Our late summer distribution of fall/winter crops includes cabbage, cauliflower, kohlrabi, swiss chard, romaine and loose-leaf lettuce, broccoli, kale, and mustard greens. 


Who is eligible to receive plants?

The project prioritizes support for people who have been disproportionally impacted by the pandemic and want to grow food at home, but that may be facing barriers to access food plants and garden materials, and may not have access to fresh, locally grown food.

This may include, but is not limited to, Indigenous people, racialized people, people who have experienced loss of work, people who are immunocompromised, people living with cognitive, physical, financial or social barriers or disabilities, seniors, youth, families in need, unhoused people, and/or people who self-identify as food insecure.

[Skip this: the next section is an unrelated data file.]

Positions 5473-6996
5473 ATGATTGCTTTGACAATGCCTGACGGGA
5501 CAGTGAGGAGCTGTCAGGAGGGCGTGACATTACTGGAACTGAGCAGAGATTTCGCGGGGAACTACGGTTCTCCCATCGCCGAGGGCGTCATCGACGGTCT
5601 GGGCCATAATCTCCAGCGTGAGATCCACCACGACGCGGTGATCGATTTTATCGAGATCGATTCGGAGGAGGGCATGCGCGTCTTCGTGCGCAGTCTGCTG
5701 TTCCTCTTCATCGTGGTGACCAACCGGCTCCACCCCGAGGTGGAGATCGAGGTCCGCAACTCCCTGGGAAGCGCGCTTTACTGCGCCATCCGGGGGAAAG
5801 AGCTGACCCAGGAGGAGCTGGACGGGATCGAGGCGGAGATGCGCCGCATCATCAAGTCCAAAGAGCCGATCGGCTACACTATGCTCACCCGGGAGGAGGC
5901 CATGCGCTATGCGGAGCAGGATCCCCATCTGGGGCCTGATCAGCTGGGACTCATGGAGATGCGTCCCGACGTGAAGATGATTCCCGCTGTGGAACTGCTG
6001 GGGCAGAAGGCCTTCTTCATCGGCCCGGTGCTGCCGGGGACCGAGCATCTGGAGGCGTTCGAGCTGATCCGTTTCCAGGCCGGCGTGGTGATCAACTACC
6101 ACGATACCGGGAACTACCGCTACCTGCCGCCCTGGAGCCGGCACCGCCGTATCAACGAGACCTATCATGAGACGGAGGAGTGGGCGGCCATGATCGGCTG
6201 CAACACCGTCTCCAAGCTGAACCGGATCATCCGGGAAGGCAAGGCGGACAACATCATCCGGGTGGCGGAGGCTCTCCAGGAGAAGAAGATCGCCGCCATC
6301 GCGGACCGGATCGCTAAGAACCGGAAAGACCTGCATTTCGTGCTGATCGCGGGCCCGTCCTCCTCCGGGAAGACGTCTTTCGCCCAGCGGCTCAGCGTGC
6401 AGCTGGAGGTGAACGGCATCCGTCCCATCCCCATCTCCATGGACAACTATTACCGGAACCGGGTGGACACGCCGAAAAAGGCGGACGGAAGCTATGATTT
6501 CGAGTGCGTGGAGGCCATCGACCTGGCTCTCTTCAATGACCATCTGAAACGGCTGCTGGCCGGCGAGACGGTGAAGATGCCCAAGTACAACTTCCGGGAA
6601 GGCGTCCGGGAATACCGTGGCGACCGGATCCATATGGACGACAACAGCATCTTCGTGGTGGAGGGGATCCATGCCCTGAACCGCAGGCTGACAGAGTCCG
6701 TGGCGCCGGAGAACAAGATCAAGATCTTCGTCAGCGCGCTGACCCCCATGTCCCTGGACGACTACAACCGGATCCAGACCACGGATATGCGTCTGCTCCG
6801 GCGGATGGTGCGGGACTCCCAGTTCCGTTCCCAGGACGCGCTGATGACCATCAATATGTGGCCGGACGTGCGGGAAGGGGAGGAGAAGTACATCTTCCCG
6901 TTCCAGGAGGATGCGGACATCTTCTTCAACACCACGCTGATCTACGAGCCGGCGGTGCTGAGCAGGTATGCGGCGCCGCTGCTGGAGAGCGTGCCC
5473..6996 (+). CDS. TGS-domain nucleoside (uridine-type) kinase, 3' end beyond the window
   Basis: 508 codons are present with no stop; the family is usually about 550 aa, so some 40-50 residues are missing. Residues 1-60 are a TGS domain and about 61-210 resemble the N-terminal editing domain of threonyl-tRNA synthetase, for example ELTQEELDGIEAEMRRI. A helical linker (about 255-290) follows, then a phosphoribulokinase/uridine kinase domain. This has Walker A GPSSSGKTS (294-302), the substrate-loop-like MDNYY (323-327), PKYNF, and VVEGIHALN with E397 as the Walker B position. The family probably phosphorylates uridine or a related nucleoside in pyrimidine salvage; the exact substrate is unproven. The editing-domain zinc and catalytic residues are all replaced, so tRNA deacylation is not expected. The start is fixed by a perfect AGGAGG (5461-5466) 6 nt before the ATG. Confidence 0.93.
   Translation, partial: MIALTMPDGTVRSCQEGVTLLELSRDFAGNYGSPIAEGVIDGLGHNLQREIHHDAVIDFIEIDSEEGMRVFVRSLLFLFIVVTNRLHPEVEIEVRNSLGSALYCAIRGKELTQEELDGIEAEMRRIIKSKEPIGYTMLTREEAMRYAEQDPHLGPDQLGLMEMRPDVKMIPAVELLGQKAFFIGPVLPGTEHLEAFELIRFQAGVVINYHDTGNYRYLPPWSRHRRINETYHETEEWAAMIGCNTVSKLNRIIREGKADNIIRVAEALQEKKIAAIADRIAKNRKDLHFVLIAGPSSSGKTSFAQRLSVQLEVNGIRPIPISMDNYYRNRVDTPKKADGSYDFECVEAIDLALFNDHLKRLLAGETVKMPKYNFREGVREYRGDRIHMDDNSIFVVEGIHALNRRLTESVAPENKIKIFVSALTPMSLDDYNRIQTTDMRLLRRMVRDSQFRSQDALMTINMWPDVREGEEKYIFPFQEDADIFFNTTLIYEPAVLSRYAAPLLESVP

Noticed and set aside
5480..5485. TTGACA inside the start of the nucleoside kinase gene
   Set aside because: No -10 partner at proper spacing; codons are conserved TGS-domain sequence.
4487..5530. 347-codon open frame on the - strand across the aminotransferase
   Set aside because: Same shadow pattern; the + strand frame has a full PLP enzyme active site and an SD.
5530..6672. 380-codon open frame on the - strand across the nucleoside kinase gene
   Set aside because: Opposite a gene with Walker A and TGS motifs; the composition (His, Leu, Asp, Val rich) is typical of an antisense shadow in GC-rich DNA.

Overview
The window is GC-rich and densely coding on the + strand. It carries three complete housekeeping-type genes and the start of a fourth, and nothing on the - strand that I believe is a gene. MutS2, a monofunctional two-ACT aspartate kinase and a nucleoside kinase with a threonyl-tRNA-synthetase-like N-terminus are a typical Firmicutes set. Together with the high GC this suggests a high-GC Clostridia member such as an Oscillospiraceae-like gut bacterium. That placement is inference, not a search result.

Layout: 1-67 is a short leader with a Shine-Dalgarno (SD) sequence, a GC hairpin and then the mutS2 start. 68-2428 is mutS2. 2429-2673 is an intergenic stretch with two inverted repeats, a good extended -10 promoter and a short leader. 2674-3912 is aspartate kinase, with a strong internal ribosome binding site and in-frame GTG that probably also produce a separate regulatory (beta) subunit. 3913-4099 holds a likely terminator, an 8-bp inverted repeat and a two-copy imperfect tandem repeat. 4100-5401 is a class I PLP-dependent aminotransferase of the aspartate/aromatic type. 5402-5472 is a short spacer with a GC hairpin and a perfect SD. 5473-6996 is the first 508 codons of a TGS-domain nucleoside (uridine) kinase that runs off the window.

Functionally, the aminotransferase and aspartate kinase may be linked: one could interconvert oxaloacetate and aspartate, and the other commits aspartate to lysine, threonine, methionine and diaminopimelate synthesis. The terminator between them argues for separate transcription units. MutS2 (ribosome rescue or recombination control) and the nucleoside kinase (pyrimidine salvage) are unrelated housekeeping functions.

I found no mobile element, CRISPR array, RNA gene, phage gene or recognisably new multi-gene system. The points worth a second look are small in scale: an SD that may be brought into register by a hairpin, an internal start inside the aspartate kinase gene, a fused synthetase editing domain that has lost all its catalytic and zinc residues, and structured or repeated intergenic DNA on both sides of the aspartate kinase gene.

How do I care for seedlings?

We want new gardeners to experience the joy of growing food successfully. To help make that happen, we have partnered with the Capital Regional Food and Agriculture Initiatives Roundtable (CRFAIR) and its Growing Together campaign to offer free educational resources in the form of videos, webinars and access to a new-gardener mentorship program.

Growing Together shares knowledge from local experts, including site-planning your garden, building healthy soil, companion planting, how to safely transplant seedlings, best watering practices, organic pest management and more.

Start learning today: Growing Together

Tips for seedling care: